February 13, 2015
If I had to turn vegetarian, I’d happily live on Indian food forever. Even my man, a strict meatarian, doesn’t notice the absence of his beloved ingredients when faced with a vegetarian Indian meal. This Navratan Korma recipe is a case in point. The nine key ingredients (Nine gems or Navratan) include Paneer, Cashewnuts and Almonds, with a moveable feast of other ingredients of your choice. This creamy, wholesome Navratan Korma is versatile enough to form the centrepiece of your dinner when you’re trying to impress, or as a rescue operation for leftover vegetables in the fridge. Replace the milk and yoghurt with coconut milk for a delicious, vegan alternative from the South of India.
This recipe first featured in my book. A lovely and very patient reader got in touch to say the milk kept splitting in her attempts. When Indian dishes use milk and yoghurt, it’s very important to get them to room temperature first. Hot oil + cold milk = Split milk. Also, I woud always recommend Greek yoghurt or hung curd owing to its thicker texture and weight. Also, don’t be put off by the splitting. The curry reconsitutes as it cooks and the the end result is irresistibly delicious.
Take the milk and yoghurt out of the fridge, stir together in a jug and set aside by the hob. You want this mixture at room temperature. In a large frying pan, warm a tablespoon of the oil on high. Chop the paneer into even bite sized cubes. When it’s hot, saute the paneer with the nuts and raisins for two minutes until golden. The paneer will hiss and spit, so be careful turning it over and take it off the flame to do this if you need to.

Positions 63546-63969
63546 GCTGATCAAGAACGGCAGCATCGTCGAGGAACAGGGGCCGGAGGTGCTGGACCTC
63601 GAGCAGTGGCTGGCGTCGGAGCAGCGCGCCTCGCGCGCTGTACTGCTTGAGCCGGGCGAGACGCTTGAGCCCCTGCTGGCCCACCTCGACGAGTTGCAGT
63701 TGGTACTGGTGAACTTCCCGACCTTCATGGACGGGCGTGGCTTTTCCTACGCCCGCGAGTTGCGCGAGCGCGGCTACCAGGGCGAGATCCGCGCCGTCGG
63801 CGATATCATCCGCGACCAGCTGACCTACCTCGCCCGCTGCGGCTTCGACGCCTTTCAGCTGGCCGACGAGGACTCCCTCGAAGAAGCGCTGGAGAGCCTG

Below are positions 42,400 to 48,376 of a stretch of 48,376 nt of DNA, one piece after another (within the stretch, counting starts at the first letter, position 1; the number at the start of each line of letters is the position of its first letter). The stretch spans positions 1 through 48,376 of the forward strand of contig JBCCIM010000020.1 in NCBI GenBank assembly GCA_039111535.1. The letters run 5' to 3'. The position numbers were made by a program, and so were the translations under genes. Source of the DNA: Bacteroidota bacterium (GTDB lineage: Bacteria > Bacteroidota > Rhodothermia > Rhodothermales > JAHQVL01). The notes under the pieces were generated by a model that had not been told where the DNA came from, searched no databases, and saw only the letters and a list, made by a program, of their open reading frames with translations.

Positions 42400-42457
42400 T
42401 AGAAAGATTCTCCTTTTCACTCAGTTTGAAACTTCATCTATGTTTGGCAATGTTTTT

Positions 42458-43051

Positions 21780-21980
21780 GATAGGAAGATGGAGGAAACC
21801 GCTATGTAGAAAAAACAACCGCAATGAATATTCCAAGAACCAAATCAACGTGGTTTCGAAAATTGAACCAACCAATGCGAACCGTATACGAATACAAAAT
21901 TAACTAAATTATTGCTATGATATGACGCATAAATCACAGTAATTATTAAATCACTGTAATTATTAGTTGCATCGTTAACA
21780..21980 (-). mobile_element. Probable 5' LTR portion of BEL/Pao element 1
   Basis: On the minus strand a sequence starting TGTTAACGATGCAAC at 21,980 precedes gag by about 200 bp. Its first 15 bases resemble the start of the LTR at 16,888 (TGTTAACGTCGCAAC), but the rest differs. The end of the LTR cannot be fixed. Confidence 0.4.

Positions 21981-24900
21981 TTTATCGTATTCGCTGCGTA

Now remove the ingredients with a slotted spoon into a bowl, and add the remaining oil to the pan. Chop the two onions into small pieces and add to the oil when hot, along with the ginger and garlic pastes. Saute this for at least 10 minutes, stirring regularly, until the onions caramelise to a beautiful golden.
While this is happening, chop up all your vegetables into bite-sized cubes. Cauliflower, Babycorn and sweetcorn would also work well! When the oniones are caramelised, stir in the tomatoe puree, cumin, coriander, turmeric and chilli powders. Saute this on high for five minutes, adding a little hot water if it starts getting stuck to the bottom of the pan. Then lower the heat to a simmer for two minutes. You will see oil separately from the spice mixture, i.e. masala, and oozing through little pores.
Now, pour in the milk and yoghurt mixture and when it’s warm, the carrots and beans. Don’t worry too much if the milk splits a bit. It will reconstitute beautifully by the time your Navratan Korma is done.
Then bring the heat up to medium, and add the vegetable into the curry in the order of the time they will take to get cooked. So potatoes, button mushrooms and then peas. Keep stirring gently from time to time. In 20 minutes, when your Korma is thicker and the veg is all cooked, stir in the paneer and dry fruit, the garam masala and salt to your taste.
Simmer gently for a couple of minutes until your see oil floating on the top of the curry, and serve hot, with rice or naan.